19      On July 25, 2002, the circuit court entered a written order denying the postconviction motion.  Howland appeals. 


20      Howland argues that because trial defense counsel failed to object to the State’s breach of the plea agreement, trial defense counsel was ineffective and he is thus entitled to resentencing before a new judge.  However, this assumes that the State’s conduct does constitute a breach of the plea agreement, which the State denies.  The State argues there was no breach and does not address the ineffective assistance of counsel issue. 

21      Howland has a Sixth Amendment right to the effective assistance of counsel.  Strickland v. Washington, 466 U.S. 668, 686 (1984); State v. Eckert, 203 Wis. 2d 497, 506, 553 N.W.2d 539 (Ct. App. 1996).  In order to prove that he has not received effective assistance of counsel, Howland must demonstrate two things:  (1) that his lawyer’s performance was deficient; and (2) that this deficient performance prejudiced his defense.  See Eckert, 203 Wis. 2d at 506.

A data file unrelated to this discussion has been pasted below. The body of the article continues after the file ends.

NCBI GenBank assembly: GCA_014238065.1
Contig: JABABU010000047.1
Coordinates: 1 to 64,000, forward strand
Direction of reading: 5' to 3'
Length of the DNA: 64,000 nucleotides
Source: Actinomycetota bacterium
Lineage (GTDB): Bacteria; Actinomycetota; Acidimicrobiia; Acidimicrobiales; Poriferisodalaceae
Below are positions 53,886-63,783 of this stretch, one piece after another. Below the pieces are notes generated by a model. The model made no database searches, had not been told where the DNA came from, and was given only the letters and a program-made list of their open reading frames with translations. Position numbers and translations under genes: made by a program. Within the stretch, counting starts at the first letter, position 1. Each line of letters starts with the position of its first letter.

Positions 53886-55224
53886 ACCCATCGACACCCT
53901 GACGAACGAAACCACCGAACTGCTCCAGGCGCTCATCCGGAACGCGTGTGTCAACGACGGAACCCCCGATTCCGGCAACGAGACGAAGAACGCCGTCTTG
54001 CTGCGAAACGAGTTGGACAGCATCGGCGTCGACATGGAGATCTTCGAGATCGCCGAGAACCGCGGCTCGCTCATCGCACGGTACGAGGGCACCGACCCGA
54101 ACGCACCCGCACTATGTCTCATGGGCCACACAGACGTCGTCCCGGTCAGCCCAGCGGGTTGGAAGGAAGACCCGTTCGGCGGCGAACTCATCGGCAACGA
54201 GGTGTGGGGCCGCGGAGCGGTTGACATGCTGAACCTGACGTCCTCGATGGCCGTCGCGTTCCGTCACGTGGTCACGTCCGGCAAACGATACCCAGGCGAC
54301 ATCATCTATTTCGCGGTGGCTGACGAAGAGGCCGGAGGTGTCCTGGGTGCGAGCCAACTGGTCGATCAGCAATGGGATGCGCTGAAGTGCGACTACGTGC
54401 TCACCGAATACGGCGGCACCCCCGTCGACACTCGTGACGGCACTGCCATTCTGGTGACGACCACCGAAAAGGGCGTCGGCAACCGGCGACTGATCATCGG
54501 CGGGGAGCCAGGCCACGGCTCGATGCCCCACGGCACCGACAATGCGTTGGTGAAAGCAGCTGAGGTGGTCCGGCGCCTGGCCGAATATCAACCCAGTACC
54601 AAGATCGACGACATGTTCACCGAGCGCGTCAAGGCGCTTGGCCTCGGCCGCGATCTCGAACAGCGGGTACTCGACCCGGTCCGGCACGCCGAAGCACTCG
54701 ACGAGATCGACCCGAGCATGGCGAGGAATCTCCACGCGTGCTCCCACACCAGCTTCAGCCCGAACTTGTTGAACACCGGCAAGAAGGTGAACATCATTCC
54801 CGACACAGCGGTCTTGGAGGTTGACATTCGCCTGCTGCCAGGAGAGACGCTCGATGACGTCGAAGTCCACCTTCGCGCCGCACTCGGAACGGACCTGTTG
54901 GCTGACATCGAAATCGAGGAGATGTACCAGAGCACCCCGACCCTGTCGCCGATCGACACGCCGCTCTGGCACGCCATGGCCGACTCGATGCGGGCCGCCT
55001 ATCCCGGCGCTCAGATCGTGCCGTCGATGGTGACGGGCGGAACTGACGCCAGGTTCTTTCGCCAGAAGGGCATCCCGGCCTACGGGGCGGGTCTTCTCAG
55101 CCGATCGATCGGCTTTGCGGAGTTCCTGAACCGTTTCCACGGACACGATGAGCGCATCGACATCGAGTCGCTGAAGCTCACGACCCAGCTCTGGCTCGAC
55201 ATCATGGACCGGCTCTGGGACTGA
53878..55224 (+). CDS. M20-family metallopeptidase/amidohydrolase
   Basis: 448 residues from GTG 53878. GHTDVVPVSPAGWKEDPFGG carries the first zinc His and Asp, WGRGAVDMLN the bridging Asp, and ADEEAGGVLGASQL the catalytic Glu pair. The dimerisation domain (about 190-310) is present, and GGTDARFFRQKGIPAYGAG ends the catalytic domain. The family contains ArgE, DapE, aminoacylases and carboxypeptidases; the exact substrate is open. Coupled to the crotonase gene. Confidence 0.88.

22      We have held that a postconviction Machner[1] hearing is a prerequisite to a claim of ineffective assistance of counsel in order to preserve the testimony of trial defense counsel.  State v. Curtis, 218 Wis. 2d 550, 554, 582 N.W.2d 409 (Ct. App. 1998).  Here, however, during the first postconviction hearing, the circuit court ruled that there was no reason to have trial defense counsel testify before the circuit court decided whether a breach of the plea agreement had occurred.  We agree.  If there was no breach of the plea agreement, then trial defense counsel would not have been ineffective for failing to object.  See State v. Wheat, 2002 WI App 153, ¶14, 256 Wis. 2d 270, 647 N.W.2d 441, review denied, 2002 WI 111, 256 Wis. 2d 65, 650 N.W.2d 841 (Wis. July 26, 2002) (No. 01-2224-CR) (failure to raise an issue of law is not deficient performance if the legal issue is later determined to be without merit).